Make no mistake: the New Bedford Whaling Museum is the largest single repository of historical artifacts, significant works of art, scientific specimens, collected writings and regional ephemera on the South Coast.
Certainly, much of this is directly related to whaling (and a collective sense of atonement for the sins associated with the slaughter of large animals), as well as other maritime activities and endeavors.
Often, works are exhibited here that provide direct commentary on the global damage done by humanity to the oceans and the flora and fauna that reside there. “Turn the Tide: Courtney Mattison” (previously reviewed) is currently on display in the museum’s Herman Melville Room.
His beautiful and delicate ceramic sculpture and installations, backed by scientific knowledge, are something of an indictment, as they rightly blame humanity for the continued destruction of coral reefs around the world.
Concurrent exhibit in the neighboring Braitmayer family gallery within the museum is “Loomings: Christopher Volpe” and his paintings are the perfect complement to Mattison’s work. While Mattison is light in tone (off-white, pastel pink and lavender), Volpe is dark in tone (black-leaning browns, dark grays), as he uses oil paints and tar as his main medium of choice.
The title of Volpe’s exhibition comes from the first chapter of Herman Melville’s opus “Moby Dick, or the Whale”. It’s a winding man-versus-monster masterpiece, rich with colorful multi-ethnic characters, sailor vernacular, flowery rhetoric, Old Testament allusions, the occasional hint of homoeroticism. and a rambling stream of monologues of conscience.
But Volpe doesn’t illustrate Moby Dick as if he were creating a postmodern Classic Illustrated comic strip. Instead, he comes to each painting, usually armed with a quote from Melville or embracing an allusion to the book, without making any obvious choices. There’s no crazy-legged captain, there’s no ragtag crew or reliable narrator. There isn’t even a white whale, let alone below the surface of the sea.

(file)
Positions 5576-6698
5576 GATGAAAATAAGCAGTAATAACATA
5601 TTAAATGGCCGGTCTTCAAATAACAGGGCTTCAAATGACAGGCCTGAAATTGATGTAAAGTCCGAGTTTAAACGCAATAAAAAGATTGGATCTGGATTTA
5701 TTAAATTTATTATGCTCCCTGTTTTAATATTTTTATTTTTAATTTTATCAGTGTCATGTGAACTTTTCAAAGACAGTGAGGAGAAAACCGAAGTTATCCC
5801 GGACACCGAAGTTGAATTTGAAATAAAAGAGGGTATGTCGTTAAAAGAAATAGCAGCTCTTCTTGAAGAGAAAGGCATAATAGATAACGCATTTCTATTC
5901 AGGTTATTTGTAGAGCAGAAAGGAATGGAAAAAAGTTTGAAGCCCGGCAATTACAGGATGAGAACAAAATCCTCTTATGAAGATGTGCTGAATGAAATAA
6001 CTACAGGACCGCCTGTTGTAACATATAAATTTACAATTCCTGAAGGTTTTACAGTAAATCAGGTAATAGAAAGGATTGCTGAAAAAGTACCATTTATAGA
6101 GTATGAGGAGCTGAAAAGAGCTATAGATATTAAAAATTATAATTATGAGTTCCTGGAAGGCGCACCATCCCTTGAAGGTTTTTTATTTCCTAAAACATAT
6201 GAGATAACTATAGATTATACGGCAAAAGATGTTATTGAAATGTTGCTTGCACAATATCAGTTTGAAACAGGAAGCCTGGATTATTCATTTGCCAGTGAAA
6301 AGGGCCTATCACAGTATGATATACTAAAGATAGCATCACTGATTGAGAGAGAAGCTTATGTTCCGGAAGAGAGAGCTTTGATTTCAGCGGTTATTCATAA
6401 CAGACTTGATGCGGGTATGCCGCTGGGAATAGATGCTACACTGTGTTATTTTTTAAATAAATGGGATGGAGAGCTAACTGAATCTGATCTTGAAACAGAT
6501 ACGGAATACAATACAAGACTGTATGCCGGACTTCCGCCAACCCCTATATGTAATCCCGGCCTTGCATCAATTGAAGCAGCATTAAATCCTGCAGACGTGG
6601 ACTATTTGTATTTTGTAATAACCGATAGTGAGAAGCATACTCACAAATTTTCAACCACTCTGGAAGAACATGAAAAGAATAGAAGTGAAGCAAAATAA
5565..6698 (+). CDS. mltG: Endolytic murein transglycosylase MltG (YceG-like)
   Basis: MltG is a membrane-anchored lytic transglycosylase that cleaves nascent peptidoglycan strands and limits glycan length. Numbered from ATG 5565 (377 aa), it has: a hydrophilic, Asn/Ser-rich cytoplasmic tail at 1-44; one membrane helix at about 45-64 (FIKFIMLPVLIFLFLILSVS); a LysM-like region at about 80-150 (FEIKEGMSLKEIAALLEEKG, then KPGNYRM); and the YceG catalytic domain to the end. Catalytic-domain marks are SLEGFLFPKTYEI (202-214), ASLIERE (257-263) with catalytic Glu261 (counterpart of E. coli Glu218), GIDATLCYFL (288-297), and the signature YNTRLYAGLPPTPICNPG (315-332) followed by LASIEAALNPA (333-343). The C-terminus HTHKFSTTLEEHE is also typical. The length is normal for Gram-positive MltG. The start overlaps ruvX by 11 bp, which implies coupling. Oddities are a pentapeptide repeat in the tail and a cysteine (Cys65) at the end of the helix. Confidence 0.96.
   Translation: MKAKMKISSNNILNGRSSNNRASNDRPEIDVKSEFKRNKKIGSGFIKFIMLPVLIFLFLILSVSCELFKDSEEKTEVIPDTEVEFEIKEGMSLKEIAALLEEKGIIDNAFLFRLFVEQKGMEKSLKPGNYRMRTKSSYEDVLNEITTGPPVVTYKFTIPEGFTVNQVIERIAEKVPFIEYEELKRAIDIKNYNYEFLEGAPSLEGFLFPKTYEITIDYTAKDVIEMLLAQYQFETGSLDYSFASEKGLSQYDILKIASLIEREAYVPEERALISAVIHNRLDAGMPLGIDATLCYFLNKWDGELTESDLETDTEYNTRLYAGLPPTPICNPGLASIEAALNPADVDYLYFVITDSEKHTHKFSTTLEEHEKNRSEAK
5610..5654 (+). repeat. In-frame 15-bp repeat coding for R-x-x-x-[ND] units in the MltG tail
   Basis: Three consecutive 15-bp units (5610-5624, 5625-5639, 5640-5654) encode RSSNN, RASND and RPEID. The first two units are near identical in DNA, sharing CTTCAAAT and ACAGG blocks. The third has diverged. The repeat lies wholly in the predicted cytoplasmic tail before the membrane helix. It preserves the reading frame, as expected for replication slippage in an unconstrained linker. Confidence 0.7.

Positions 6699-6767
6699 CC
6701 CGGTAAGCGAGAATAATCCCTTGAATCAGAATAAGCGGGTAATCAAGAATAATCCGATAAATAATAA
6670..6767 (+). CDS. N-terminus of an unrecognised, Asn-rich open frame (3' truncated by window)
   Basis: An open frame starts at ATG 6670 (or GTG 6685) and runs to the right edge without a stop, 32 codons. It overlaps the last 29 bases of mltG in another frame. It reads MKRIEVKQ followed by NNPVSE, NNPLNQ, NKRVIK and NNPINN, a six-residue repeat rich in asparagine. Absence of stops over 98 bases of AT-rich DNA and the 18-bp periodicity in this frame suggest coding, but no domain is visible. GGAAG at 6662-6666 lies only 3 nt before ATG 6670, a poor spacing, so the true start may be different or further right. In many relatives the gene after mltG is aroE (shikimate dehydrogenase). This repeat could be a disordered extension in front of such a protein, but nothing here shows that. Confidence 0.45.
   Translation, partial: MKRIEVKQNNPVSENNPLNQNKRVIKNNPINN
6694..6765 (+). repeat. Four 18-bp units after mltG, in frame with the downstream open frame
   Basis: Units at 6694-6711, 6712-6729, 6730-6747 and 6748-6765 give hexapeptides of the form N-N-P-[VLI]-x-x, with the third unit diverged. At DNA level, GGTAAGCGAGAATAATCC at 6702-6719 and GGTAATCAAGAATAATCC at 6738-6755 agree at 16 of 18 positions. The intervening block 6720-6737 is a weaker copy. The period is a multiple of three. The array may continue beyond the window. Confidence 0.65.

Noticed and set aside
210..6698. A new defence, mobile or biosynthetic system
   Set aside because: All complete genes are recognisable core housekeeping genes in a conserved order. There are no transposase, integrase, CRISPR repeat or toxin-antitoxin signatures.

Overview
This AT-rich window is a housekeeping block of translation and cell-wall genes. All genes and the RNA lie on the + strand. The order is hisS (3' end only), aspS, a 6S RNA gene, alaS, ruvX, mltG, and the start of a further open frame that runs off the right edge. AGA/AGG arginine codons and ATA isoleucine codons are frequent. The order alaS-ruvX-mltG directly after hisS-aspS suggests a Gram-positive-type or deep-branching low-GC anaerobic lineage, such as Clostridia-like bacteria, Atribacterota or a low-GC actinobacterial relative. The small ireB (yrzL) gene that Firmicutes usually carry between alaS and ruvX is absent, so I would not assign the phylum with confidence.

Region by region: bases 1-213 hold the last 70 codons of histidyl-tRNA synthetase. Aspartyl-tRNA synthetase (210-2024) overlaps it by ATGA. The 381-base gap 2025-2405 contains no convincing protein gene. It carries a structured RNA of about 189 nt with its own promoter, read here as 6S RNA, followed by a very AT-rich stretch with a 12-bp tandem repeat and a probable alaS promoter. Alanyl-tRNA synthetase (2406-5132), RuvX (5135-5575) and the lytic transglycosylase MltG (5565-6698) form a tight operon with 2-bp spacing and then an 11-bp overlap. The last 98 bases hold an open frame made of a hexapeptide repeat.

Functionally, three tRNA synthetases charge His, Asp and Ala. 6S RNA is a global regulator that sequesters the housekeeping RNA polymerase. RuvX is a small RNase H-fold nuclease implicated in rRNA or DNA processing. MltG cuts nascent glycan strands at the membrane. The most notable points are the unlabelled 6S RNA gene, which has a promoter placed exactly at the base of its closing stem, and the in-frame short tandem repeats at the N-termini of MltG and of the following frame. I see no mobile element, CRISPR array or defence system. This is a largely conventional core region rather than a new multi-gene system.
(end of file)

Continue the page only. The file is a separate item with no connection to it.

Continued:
In a statement by Volpe, he acknowledges his desire to evoke what Melville “saw prophetically in the 1850s: America’s industrial history as an endless pursuit of wealth and the dominance of ‘wild’ nature. , even at our own expense”.
By incorporating thinned tar as a painting medium, derived from fossil fuels (which are recklessly over-extracted), Volpe achieves a rare richness in black, held in check, here and there, with the application of gold leaf. Almost as if indulging in clever, self-aware irony, he nods at his own infinitesimal contribution to climate change, aware of the bigger picture.
The use of whale oil was a precursor to the development of petroleum-based products. Next to the painting in the gallery are two cases containing goods (from the museum’s collection) from an earlier era. There’s plant food, brake fluid, harness dressing (“unmatched for hooves”), Zenobia Wallflower fragrance and NYOil, which “cleans, lubricates, polishes and prevents rust on firearms , fishing gear, typewriters, sewing machines, pianos”.
There is a table with a rather long name. It’s titled “Captain’s Mirror” (“I leave a cloudy white wake; pale waters, paler cheeks, wherever I sail. Envious waters swell laterally to overwhelm my track; leave them; but I pass from ‘on board.”). It features a postcard-sized ocean image atop a vertically oriented mirror. It may very well be a commentary on Ahab’s oversized conceited ego.
Another painting is called “Jacob’s Ladder”, a complete abstraction of scattered golden grains in a darkened sky, a game of hopscotch rungs.
But there is a price to pay for such pride. And Volpe introduces the bill: it’s nature itself manifesting as a deadly vortex threatens a ship in “Waterspout” (“I heard old Ahab tell him he must always kill a gust, something as they burst a waterspout with a gun – shoot your ship right into that!’).”
Or nature as fire as smoke billows from the boat in “The Sea Will Have Its Way (Burning Whaler.)”. In others, ships are dangerously buffeted or obscured by fog, increasing the risk of sinking. It is as if the elements – wind, ocean, fire, unseen earth – have conspired to challenge those who believe that nature must be conquered without consequence.
As stated in the text that accompanies the exhibition: “We still tempt Ahab’s unknowable gods and flout the signs and omens of extinction. And like the captive crew aboard the Pequod, we remain adrift in troubled and impenetrable seas.
“Loomings: Christopher Volpe” is on display at the New Bedford Whaling Museum, 18 Johnny Cake Hill, New Bedford until May 8.